SOMI 2003: Our Side of the Story

Stock Holders of Moller International


“Stockholders of Moller International” (SOMI) was organized in 2003 to defend Moller International (the Company) and its president Dr. Paul Moller from a purposely-misleading SEC press release since BY SEC STIPULATION NEITHER WERE ALLOWED TO DEFEND THEMSELVES. SOMI had become appalled by the behavior of the SEC and in particular that of its regional attorney, Mr. X.

This attorney’s egregious actions began in 2001 when it appears he convinced himself that raising money to produce a “flying car” must somehow involve fraud. The Company’s Skycar® volantor is often referred to in the press as a “flying car”. Coincidentally during this period the Company chose to become a public company in return for having one of its largest stockholders agree to fund production of the Skycar® by exercising his stock warrants.

In late 2002 the Company became a fully reporting public company (OTC-QB Symbol: MLER), WHICH WOULD NOT HAVE BEEN POSSIBLE IF IT HAD COMITTED FRAUD fraud or any other violation of SEC rules. However, early in 2003, this rogue SEC attorney, for reasons outlined on this website, generated a SEC press release that was blatantly untrue and clearly designed to hurt the Company. The adverse publicity that resulted devastated the Company stock price causing it to lose over 95% of its value and eliminated its ability to fund Skycar production through exercised stock warrants. Consequently over the following ten years the Company has been unable to adequately fund development of the Skycar® due to its severely damaged credibility.

In 2003 SOMI had drafted a press release to be provided to the wire services that charged Mr. X with repeatedly lying in both the SEC’s complaint for Violation of Federal Securities Laws filed on Feb 11, 2003 and in its litigation release on Feb 19, 2003. Below is a copy of that proposed press release along with evidence of SOMI’s attempt under the Freedom of Information Act (FOIA) to get the SEC to justify its behavior. THE SEC, NOT SURPRISINGLY, IGNORED THIS FOIA REQUEST. Under advice of SOMI’s attorney that the SEC would probably retaliate against the Company, the proposed press release was never issued for fear of the potential consequences. In hindsight, we as members of SOMI should have issued our 2003 press release since the damage done by not doing so has so dramatically affected deployment of the Skycar.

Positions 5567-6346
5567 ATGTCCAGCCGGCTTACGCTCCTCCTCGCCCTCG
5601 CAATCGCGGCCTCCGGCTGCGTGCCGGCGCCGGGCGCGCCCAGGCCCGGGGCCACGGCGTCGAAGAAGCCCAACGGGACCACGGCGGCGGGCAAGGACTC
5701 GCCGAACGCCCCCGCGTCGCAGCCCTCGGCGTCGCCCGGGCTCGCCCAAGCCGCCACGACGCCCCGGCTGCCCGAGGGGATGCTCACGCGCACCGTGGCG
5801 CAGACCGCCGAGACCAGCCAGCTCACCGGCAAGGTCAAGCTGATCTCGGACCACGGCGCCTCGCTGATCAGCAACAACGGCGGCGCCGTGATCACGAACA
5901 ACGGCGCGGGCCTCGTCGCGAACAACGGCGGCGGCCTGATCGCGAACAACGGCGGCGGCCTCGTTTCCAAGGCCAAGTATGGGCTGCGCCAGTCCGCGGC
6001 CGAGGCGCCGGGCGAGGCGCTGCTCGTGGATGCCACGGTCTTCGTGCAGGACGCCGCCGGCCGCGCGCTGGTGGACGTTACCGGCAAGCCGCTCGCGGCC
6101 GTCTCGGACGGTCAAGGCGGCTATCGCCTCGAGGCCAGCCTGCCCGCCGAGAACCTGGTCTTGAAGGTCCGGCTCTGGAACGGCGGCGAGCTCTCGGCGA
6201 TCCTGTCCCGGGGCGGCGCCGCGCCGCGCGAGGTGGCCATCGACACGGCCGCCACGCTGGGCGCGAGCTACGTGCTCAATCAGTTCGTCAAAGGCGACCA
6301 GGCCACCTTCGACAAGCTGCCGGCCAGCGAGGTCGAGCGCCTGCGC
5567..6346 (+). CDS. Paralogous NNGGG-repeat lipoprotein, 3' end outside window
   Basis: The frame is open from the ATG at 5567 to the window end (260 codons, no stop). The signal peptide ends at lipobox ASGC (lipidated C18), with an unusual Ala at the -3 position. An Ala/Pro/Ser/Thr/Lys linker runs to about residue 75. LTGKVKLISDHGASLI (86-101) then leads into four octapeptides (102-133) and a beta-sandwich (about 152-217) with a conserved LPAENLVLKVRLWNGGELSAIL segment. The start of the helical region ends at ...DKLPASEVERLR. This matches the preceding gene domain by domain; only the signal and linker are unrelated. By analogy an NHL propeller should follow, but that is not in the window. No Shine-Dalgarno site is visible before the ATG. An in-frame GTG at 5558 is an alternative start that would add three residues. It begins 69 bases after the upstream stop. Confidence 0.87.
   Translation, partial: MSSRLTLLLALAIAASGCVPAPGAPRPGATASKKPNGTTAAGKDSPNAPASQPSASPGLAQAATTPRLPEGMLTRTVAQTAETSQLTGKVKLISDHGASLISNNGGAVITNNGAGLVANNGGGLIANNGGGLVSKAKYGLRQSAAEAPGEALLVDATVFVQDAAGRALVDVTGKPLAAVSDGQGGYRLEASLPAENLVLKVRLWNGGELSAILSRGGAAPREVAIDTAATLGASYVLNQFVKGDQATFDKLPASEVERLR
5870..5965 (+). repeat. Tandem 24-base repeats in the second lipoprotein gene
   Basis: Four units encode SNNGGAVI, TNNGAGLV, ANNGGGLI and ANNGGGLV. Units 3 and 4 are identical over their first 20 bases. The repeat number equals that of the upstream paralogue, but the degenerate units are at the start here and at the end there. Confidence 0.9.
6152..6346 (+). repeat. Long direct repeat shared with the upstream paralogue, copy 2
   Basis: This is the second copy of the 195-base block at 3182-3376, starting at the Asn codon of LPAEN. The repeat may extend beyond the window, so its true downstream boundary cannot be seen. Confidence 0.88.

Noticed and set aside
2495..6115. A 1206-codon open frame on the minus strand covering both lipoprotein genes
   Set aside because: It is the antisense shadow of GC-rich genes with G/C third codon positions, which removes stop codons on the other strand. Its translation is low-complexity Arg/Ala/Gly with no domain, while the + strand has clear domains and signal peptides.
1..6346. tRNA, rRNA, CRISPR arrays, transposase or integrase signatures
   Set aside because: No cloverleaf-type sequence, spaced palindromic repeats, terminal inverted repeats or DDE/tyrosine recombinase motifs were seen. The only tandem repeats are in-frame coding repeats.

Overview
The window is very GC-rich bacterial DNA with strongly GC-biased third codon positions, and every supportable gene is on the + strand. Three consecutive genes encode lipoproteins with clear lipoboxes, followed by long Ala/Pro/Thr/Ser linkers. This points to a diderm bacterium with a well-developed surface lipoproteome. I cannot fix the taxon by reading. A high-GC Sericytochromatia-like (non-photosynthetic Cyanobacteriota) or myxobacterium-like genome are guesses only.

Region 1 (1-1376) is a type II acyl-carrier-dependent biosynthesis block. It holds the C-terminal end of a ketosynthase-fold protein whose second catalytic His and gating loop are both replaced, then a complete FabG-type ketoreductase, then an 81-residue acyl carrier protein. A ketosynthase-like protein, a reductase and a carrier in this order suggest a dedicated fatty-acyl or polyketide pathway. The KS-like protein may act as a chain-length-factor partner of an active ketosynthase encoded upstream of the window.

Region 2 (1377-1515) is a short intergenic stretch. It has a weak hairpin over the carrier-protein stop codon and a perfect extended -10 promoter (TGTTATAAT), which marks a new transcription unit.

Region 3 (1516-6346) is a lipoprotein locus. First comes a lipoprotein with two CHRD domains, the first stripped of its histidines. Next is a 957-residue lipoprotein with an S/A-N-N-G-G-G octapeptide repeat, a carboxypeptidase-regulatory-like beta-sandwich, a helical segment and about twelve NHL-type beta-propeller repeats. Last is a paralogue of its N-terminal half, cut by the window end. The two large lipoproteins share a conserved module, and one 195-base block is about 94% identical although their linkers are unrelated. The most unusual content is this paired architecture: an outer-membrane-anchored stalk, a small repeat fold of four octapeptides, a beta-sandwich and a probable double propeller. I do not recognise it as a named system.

We the stockholders of Moller International (OTC: MLER) are charging Mr. X, a Security Exchange Commission (SEC) attorney, with repeatedly lying in both the SEC’s Complaint for Violation of Federal Securities Laws filed on February 11, 2003 and in its litigation release 17987 which was provided to the wire services on February 19, 2003.

In initial response to this blatantly slanderous material, we asked the SEC, under the Freedom of Information Act (FOIA), to defend the accuracy of these charges. The SEC was unable or unwilling to provide any evidence supporting their claims against Moller International (MI) or its President, Dr. Paul Moller. We have appealed their negative response to provide them with a further opportunity to defend themselves.

MI during its many years of operations has acquired a significant number of stockholders. Not once have any of us complained to the SEC or any other agency about the way the company was being managed. Rather, Dr. Moller, has made sure that we have always been well informed about MI’s operations and progress. We applaud the company’s remarkable success in developing and demonstrating the solution to future transportation and are happy to be a part of it.